Concrete Breaking and Removal
We have the right tools to remove and dispose of all concrete and asphalt.
Concrete typically weighs 150 pounds per cubic foot. In order to safely move pieces of concrete, it usually requires powerful equipment to cut, break, and move. Since we have the ability to remove large pieces, we can typically reduce cutting costs. When disposing of concrete, there are two primary disposal methods. Disposal to a landfill by way of dump trucks or dumpsters is the 1st method. The 2nd method is crushing recycling plants. Some crushing plants will not accept concrete that heavy reinforcing. We try to use the recycling plants as much as possible. Let us arrange disposal and removal for you. For small loads, we have dump trailers that we can use for disposal.
An additional byproduct of sawing is slurry. Slurry is a water and “grindings” that needs to be disposed of properly. We have slurry processing methods that make it safe for disposal. Ask your salesman to have our crews to collect and haul the slurry offsite.
Whether it's demolishing buildings, concrete foundations, highways, streets, parking areas, or driveways, we have the expertise and equipment to get the job done efficiently and safely. With our state-of-the-art tools and commitment to safety, you can trust Ohio Concrete to handle any concrete demolition project.
Ohio Concrete Cutting removed over 1.2 million pounds of concrete from the University of Michigan Medical Center. This was done using entirely electric tools and excavators. The use of electric tools eliminated carbon monoxide fumes and minimized the noise. Sawing also eliminates excessive vibrations normally associated with hammering removal.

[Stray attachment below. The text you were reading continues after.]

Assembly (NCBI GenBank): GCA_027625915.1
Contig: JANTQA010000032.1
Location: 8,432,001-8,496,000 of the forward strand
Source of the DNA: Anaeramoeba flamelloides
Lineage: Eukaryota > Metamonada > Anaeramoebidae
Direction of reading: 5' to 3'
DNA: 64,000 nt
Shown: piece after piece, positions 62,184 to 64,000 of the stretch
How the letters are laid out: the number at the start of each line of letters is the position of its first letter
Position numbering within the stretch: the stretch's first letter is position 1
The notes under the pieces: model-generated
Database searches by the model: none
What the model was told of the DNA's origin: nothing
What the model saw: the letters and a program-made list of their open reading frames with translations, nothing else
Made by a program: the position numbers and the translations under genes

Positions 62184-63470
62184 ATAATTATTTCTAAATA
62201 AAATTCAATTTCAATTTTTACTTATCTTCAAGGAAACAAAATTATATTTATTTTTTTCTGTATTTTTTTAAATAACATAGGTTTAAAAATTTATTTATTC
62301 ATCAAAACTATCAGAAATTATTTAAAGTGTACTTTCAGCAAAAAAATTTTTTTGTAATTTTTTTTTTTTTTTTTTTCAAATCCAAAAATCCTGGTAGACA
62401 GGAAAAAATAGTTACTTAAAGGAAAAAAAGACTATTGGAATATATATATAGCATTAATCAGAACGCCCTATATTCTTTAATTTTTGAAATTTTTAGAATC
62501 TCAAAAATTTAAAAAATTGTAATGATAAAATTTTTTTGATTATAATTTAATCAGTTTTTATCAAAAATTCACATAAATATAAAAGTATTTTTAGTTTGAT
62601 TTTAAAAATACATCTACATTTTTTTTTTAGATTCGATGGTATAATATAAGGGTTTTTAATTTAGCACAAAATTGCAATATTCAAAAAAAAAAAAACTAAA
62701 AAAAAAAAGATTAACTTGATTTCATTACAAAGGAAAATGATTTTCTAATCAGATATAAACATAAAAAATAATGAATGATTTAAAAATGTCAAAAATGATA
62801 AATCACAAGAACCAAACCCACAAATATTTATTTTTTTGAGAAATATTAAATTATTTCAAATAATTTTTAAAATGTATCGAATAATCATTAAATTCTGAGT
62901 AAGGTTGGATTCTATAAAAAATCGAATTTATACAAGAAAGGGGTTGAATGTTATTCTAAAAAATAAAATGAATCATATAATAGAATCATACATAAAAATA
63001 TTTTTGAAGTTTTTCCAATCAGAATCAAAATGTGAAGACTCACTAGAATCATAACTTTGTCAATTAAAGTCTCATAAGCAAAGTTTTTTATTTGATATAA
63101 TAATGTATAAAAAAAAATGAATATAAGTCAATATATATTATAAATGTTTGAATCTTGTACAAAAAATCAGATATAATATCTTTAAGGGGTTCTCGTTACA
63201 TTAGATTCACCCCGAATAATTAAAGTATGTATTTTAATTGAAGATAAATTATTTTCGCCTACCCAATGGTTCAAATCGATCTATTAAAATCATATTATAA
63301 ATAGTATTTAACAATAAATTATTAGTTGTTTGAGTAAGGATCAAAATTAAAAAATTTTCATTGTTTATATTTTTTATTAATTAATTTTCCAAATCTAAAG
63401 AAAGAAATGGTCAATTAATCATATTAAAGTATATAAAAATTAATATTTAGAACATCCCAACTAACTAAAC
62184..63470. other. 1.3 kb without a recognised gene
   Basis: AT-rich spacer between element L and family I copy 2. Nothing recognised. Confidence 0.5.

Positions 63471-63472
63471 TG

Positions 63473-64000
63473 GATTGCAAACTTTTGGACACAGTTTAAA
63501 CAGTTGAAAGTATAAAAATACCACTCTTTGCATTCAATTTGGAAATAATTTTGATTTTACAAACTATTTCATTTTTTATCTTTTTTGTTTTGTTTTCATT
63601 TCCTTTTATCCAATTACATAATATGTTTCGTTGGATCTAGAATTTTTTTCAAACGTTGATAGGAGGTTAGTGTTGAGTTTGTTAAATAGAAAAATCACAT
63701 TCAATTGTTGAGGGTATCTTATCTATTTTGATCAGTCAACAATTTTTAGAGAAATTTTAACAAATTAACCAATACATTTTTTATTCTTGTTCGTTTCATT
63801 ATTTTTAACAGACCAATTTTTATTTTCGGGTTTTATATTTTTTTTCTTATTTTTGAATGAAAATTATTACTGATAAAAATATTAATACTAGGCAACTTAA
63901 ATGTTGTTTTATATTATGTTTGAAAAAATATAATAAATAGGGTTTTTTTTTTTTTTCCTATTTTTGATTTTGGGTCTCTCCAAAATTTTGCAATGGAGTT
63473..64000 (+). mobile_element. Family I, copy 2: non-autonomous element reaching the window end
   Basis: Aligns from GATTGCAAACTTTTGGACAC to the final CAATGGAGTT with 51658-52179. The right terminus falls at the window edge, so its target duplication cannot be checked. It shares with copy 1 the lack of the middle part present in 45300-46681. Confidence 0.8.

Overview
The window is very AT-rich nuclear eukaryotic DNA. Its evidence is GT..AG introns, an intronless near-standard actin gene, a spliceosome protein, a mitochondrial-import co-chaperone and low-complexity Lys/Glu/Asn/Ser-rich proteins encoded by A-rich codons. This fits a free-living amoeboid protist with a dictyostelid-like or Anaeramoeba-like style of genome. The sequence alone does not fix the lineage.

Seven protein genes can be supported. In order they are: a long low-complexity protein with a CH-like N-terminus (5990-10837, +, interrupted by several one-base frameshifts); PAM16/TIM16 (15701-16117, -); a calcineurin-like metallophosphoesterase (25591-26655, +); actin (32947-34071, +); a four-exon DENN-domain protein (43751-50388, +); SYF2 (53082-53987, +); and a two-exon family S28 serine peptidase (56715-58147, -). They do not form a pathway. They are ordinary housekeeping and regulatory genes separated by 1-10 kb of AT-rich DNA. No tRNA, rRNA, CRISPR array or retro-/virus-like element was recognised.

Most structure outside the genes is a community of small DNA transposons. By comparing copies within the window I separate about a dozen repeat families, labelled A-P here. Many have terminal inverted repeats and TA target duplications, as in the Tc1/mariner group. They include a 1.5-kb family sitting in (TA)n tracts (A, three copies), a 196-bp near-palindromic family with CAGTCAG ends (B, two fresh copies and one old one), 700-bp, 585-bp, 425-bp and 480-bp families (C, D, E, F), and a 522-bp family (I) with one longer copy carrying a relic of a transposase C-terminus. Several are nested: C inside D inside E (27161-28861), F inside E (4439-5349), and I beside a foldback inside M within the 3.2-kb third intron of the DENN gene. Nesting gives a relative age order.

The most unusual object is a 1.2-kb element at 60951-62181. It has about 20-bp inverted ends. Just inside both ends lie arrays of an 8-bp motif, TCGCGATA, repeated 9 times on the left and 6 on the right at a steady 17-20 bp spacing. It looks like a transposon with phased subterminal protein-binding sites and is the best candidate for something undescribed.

Featured Project: Concrete Removal 129' Tall Smoke Stack
Location: The Breakers Hotel, West Palm Beach, Florida
Our sister-company, ABC Concrete Cutting Inc. was contracted by The Weitz Company to remove a smoke stack which was part of the original construction of the Breakers Hotel built in 1929 when the boilers were powered by coal.
The smoke stack structure was 129’ tall, 16’ at the base and 10’ at the top, and was made of concrete and brick.
The demolition project took a little less than two months to complete while in the midst of hurricane season.
A wind meter was installed at the top of the scaffold to monitor wind strength. If winds reached above 50 miles an hour the project was shut down. If they reached over 80 miles an hour the scaffold would have to be disassembled....fortunately, the winds never got above 50 miles per hour during the operation.
The steel bands were the tricky part! ABC Concrete Cutting installed ratchet straps above and below each steel band prior to cutting them, not knowing whether or not the wall would come apart and collapse the structure after cutting the bands. This was especially critical due to the fact an adjacent building was in use during the entire process.
Concrete Stack Demolition and Removal